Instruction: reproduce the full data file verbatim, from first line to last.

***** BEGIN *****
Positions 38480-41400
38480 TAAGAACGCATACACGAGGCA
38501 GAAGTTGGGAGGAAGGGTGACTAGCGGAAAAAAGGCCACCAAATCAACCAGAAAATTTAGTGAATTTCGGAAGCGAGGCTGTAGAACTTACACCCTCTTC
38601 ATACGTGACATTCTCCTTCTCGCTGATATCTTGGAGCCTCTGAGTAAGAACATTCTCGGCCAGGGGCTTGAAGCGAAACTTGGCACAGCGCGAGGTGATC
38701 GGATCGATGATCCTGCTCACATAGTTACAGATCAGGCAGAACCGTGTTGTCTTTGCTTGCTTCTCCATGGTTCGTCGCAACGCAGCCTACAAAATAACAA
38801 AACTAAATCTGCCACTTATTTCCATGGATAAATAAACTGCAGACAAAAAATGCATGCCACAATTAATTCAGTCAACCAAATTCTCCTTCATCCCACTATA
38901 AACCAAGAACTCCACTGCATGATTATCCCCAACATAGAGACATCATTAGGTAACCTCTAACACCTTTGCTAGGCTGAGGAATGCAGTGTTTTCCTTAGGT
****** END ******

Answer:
Positions 38480-41400
38480 TAAGAACGCATACACGAGGCA
38501 GAAGTTGGGAGGAAGGGTGACTAGCGGAAAAAAGGCCACCAAATCAACCAGAAAATTTAGTGAATTTCGGAAGCGAGGCTGTAGAACTTACACCCTCTTC
38601 ATACGTGACATTCTCCTTCTCGCTGATATCTTGGAGCCTCTGAGTAAGAACATTCTCGGCCAGGGGCTTGAAGCGAAACTTGGCACAGCGCGAGGTGATC
38701 GGATCGATGATCCTGCTCACATAGTTACAGATCAGGCAGAACCGTGTTGTCTTTGCTTGCTTCTCCATGGTTCGTCGCAACGCAGCCTACAAAATAACAA
38801 AACTAAATCTGCCACTTATTTCCATGGATAAATAAACTGCAGACAAAAAATGCATGCCACAATTAATTCAGTCAACCAAATTCTCCTTCATCCCACTATA
38901 AACCAAGAACTCCACTGCATGATTATCCCCAACATAGAGACATCATTAGGTAACCTCTAACACCTTTGCTAGGCTGAGGAATGCAGTGTTTTCCTTAGGT